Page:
How to Solve the Housing Crisis: More Lawyers

Cities could save millions of dollars in tax revenue by helping renters fight landlords.
News Story (New York)

Patrick Clark
April 8, 2016

Tags: Civil Right to Counsel, Housing: Eviction, Housing: Landlord-Tenant

Organizations mentioned/involved: Impact Center for Public Interest Law (NY)


U.S. landlords initiate more than 3 million evictions a year, and most are won the moment they’re filed: That’s because property owners can usually afford lawyers, while most renters can’t. In New York City, renters who face eviction usually do so without a lawyer, compared with just 2 percent of landlords who represent themselves, according to a paper published last year in the Connecticut Law Review. It’s about the same all over: In Maryland, 95 percent of tenants argue eviction cases without a lawyer. In Washington, D.C., the figure is 97 percent.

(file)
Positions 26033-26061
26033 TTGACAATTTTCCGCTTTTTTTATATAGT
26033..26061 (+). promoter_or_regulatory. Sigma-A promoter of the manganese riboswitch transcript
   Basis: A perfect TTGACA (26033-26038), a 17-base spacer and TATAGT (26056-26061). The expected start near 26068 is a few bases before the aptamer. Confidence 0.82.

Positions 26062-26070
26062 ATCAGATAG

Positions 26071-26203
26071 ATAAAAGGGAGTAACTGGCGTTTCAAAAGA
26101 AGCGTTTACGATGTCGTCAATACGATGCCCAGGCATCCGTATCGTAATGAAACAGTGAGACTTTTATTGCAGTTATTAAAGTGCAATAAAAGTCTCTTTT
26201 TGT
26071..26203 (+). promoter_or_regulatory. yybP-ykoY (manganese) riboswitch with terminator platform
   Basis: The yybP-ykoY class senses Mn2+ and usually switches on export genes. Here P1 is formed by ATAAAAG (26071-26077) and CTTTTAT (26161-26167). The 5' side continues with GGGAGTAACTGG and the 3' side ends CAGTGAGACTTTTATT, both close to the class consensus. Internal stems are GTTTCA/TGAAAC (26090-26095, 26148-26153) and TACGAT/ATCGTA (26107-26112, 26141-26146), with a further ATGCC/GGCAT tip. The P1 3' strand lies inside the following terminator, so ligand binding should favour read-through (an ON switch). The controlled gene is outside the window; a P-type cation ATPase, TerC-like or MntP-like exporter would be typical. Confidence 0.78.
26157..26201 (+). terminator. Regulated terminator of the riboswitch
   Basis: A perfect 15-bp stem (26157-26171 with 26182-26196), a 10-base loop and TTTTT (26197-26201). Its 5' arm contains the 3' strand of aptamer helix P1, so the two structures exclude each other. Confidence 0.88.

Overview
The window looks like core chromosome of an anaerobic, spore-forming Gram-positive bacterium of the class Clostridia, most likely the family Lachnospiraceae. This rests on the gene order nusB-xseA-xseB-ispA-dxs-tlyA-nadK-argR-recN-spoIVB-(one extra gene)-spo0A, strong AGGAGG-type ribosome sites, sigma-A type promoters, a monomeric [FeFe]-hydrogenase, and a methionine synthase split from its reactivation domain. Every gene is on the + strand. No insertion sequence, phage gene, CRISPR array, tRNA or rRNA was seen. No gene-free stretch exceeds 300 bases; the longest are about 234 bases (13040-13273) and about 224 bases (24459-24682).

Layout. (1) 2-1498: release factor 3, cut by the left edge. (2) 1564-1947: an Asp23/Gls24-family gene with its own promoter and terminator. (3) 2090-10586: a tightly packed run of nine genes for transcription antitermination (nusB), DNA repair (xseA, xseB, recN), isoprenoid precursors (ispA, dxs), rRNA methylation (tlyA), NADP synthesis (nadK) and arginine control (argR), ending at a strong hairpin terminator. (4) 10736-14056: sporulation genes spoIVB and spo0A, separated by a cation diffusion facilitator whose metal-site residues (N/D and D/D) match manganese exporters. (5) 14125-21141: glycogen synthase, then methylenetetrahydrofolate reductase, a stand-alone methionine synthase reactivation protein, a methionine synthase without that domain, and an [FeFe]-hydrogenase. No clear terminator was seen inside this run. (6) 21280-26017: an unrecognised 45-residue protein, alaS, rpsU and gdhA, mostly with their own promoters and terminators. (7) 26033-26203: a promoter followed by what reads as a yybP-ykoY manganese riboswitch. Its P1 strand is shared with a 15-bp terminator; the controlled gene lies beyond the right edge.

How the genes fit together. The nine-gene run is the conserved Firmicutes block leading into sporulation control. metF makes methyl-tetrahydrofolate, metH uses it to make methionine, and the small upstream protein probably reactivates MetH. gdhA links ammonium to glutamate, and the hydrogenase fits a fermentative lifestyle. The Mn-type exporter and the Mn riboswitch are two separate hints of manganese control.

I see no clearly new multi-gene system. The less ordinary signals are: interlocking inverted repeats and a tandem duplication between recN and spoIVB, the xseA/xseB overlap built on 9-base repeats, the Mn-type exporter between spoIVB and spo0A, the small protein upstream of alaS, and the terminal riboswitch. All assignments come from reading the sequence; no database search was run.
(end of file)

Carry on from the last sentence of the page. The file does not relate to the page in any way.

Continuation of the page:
“Tenants who face eviction without counsel simply have no idea what their rights are,” said Andrew Scherer, policy director at the Impact Center for Public Interest Law at New York Law School. While true of most matters involving litigants who represent themselves, it is acutely the case in an area governed by a patchwork of federal, state, and local laws. Renters can avoid eviction and even win rent cuts if landlords haven’t kept up with repairs. They can also win if landlords missed some procedural steps in filing for eviction, or if they haven’t complied with rules governing affordable apartments.